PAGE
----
The Economic Crisis

Originally posted on Half an Hour, November 23, 2008.

I don't want to belabour my remarks about the current economic crisis but I would like to make a few points worth considering in the months ahead.

The crisis is generally known by the title "the credit crunch" as a consequence of the proximate cause of the stock market meltdown and subsequent collapse of the financial system. Banks and other lenders were left holding what turned out to be worthless paper, much of it generated through the U.S. housing bubble. Even those that did not collapse outright were unable to extend lines of credit for more ordinary commerce - the borrowing a company would do, for example, to maintain its inventory.

Governments might not have enough money to resolve the crisis, however. We have already see Iceland go under and Switzerland is also in a crisis state. If a banking system such as Citibank goes under, there may not be enough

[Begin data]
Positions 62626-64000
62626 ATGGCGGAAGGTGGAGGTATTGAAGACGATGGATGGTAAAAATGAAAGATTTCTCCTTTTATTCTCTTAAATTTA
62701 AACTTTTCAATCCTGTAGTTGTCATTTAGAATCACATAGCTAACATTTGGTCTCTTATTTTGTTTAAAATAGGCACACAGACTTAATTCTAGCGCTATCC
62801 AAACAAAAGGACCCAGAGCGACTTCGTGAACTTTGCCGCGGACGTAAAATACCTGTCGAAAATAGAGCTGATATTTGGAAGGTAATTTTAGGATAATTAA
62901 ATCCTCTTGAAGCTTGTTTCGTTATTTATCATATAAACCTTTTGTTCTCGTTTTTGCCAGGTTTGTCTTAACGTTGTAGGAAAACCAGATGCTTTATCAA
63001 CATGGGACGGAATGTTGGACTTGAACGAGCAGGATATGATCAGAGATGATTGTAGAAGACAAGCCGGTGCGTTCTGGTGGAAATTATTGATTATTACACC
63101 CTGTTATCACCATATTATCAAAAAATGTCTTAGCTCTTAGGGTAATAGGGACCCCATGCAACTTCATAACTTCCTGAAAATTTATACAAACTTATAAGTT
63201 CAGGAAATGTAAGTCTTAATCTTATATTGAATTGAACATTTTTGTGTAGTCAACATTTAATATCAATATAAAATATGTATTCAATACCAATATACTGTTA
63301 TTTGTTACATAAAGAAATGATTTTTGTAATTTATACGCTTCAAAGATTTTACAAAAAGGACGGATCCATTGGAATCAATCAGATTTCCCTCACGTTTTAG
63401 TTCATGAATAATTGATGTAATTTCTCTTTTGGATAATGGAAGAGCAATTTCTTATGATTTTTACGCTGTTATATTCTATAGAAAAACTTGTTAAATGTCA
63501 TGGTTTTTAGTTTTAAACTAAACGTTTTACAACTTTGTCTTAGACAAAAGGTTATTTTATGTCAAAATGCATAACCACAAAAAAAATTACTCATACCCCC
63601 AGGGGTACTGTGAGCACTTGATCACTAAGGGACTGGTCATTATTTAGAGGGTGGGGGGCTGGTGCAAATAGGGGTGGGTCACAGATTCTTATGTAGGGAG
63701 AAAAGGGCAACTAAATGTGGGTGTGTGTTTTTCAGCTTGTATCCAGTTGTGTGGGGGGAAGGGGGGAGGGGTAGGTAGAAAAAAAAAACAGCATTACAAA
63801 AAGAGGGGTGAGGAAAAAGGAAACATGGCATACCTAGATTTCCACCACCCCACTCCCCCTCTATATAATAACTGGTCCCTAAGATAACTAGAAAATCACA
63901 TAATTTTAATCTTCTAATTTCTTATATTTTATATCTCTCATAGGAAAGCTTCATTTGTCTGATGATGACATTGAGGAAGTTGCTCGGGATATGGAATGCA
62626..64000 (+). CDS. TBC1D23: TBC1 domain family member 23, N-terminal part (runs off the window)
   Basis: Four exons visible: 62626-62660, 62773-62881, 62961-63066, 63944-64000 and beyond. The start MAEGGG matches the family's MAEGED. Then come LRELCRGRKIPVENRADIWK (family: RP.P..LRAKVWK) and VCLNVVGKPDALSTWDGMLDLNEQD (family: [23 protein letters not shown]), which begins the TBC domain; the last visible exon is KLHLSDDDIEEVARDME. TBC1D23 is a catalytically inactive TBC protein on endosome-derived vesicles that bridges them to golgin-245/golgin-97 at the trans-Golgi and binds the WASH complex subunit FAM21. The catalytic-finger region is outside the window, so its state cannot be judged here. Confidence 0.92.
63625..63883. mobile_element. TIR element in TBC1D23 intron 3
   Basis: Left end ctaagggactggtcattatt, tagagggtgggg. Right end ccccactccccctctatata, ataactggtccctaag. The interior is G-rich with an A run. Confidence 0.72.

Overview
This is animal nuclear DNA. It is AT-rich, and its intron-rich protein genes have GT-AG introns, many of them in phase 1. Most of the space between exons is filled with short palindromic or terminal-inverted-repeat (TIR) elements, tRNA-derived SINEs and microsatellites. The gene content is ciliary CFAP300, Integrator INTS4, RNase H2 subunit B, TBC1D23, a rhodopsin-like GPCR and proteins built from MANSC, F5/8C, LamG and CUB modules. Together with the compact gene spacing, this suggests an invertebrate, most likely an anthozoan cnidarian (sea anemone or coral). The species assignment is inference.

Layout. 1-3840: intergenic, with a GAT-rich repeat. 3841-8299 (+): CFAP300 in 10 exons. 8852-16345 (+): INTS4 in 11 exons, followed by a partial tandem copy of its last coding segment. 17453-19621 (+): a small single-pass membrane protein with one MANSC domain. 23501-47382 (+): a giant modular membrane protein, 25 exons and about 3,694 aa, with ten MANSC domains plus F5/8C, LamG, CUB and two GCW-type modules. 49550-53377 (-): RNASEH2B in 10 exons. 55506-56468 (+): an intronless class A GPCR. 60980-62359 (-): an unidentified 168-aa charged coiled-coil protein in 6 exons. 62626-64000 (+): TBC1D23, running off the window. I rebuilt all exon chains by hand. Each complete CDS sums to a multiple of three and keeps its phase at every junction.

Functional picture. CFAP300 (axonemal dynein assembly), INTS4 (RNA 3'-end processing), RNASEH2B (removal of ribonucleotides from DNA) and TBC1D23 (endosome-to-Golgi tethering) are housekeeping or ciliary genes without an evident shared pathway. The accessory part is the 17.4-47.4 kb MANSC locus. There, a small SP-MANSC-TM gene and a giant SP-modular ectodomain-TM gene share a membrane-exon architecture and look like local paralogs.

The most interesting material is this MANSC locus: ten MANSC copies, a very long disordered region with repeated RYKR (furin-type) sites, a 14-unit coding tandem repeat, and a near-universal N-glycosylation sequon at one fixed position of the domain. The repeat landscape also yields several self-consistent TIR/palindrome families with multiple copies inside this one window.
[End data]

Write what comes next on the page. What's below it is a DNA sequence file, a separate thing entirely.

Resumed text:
To get past the immediate impact of the crisis, the path taken by the U.S. administration (and, more quietly, by other governments) was the right one. The economy had essentially seized, and an injection of liquidity was needed to prevent it from grinding to a halt altogether. Although the amounts are staggering, it is important to keep in mind that the money advanced is a loan, and (in theory, at least) it should be returned to the government.

Once we had the opportunity to take a deeper look at the crisis, a secondary cause emerged. As noted above, many of the loans that bounced were essentially worthless paper. This was a result of financial institutions engaging in business practices that were, if legal, nonetheless questionable. Representing a bundle of 'D' loans as, collectively, an 'A' loan, for example. And they were able to engage in such practices because of a general lack of transparency in the financial system and a general lack of regulation that would have made such practices illegal.

Calls for a transparent and regulated financial system are therefore well taken.

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